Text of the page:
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Motive

 

Any idea, desire, need, or emotion that prompts a person to act.

 

(AM‑102: dp. 890; l. 221'2"; b. 32'; dr. 10'9"; s. 18.1 k.; cpl. 105; a. 1 3", 2 40mm., 6 20mm., 4 dcp., 1 dcp. (hh.), 2 dct.; cl. Auk)

 

Motive (AM‑102) was laid down 14 April 1942 by the General Engineering & Dry Dock Co., Alameda, Calif.; launched 17 August 1942; and commissioned 17 April 1943, Lt. Comdr. Joseph G. Enzensperger, Jr., USNR, in command.

 

After shakedown, Motive got underway from San Francisco 5 June 1943 and arrived Dutch Harbor, Unalaska Island, 14 June. She made one round trip back to Alameda as a convoy escort from 26 June to 14 August Motive then operated continuously in the Aleutian Islands for the next 4 months as convoy escort and antisubmarine patrol. On 13 October, while anchored in Massacre Bay, Attu Island, Motive was attacked by about 10 Japanese planes making a fast high‑level attack. She received six near misses from 100‑pound bombs but no damage, and drove the enemy planes off with gunfire.

 

Motive sailed for Pearl Harbor 1 December, and on 22 January 1944 sailed for Kwajalein, where she conducted minesweeping and antisubmarine operations until 14 February, when she departed for Pearl Harbor and repairs in California. Returning to Pearl Harbor 22 May, she joined TF 52 for the capture of Saipan, whose assault began 15 June. Motive, in TG 52.9, the demonstration group, participated in the dawn feint on the beaches north of Tanapag town, while the actual landings were taking place at Charan Kanoa. On patrol as antisubmarine and screening vessel, Motive fired on Japanese aircraft 16, 17, and 18 June, and was strafed by a Zero 17 June, receiving a number of hits which were quickly repaired.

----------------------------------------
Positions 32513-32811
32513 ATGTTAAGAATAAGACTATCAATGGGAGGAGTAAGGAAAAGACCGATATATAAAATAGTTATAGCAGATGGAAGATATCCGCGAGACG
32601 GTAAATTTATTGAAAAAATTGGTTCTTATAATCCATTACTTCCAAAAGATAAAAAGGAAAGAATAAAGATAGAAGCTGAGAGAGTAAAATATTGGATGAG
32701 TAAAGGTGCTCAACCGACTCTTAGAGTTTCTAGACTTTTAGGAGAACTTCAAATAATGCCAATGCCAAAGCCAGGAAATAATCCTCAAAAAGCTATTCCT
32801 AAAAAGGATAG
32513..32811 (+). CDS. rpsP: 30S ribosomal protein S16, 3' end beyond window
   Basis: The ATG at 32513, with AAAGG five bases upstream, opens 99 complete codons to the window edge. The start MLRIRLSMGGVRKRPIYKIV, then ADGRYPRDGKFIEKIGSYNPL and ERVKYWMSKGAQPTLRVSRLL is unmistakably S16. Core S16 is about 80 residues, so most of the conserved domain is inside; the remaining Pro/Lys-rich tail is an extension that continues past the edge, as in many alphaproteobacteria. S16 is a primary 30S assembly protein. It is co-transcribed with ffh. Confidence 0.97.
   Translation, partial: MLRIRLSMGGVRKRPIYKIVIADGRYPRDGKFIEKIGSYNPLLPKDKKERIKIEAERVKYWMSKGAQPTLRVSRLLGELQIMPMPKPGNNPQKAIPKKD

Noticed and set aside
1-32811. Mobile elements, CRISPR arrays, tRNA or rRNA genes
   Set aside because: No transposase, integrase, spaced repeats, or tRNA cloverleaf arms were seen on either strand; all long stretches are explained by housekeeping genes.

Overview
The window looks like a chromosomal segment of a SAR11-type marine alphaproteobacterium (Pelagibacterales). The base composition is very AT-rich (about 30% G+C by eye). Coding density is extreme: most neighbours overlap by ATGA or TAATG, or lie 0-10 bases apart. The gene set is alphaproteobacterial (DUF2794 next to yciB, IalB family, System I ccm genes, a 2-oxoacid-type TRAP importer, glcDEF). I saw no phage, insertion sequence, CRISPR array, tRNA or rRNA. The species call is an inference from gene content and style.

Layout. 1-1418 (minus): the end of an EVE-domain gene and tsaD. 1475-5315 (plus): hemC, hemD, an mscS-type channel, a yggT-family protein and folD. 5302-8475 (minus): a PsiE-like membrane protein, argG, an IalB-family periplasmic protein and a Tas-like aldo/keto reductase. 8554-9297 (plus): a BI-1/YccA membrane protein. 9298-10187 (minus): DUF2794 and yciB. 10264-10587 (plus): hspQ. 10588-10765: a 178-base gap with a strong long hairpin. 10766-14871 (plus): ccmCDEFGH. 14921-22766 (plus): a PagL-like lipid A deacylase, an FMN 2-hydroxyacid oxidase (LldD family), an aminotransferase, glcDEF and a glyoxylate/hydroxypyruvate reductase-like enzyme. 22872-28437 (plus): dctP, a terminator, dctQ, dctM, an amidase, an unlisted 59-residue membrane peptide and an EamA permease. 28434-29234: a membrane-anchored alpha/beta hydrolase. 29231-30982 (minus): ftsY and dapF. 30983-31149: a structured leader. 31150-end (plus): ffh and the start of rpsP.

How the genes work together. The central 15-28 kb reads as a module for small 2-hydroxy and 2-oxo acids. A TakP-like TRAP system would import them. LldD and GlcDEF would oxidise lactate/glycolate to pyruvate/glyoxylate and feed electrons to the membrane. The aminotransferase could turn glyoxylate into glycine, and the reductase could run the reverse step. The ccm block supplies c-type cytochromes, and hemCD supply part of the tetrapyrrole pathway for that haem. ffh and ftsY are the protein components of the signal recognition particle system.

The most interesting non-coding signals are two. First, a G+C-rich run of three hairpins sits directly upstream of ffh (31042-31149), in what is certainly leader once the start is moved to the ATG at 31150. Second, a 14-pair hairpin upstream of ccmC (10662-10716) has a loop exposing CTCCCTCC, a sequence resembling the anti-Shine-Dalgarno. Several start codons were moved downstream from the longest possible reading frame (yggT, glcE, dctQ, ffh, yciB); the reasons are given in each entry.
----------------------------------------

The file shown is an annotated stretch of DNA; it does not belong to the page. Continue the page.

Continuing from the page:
Motive left Saipan for Eniwetok 24 June, returning 9 July. She then conducted sweeping operations off the east coast of Saipan and undertook antisubmarine patrols. From 24 July until November Motive served as a convoy escort, antisubmarine patrol and screening ship, operating out of Saipan, Eniwetok, Guam, and Ulithi. While at Ulithi with a convoy on 20 November, Motive observed the torpedoing of Mississinewa (AO‑59), which broke into flame. The convoy got underway for Guam without further incident.

 

For the next 5 months Motive served on convoy escort antisubmarine, and screening patrols and hydrographic surveys out of Peleliu, Palaus; Guam; Eniwetok; Saipan; and Iwo Jima. On 25 April 1945 Motive headed back for the west coast, touching at Pearl Harbor and San Francisco before arriving 24 May at Seattle for overhaul.

 

As the war in the Pacific ended, Motive left Seattle 4 September for Sasebo, arriving 20 October. From 28 October to 25 November she swept for mines in the East China Sea, locating and destroying a total of 31.

 

On 28 November Motive moored in Keelung Harbor, Kurun, Taiwan, and on 7 December went into drydock at Shanghai. She returned to Sasebo 21 December, departed 1 January 1946 for the west coast, and was decommissioned and placed in reserve at San Diego 15 June 1946.

 

Redesignated MSF‑102 on 7 February 1955, Motive was struck from the Naval Register 1 December 1966. She was destroyed as a target by the Pacific Fleet.

 

Motive received three battle stars for World War II service.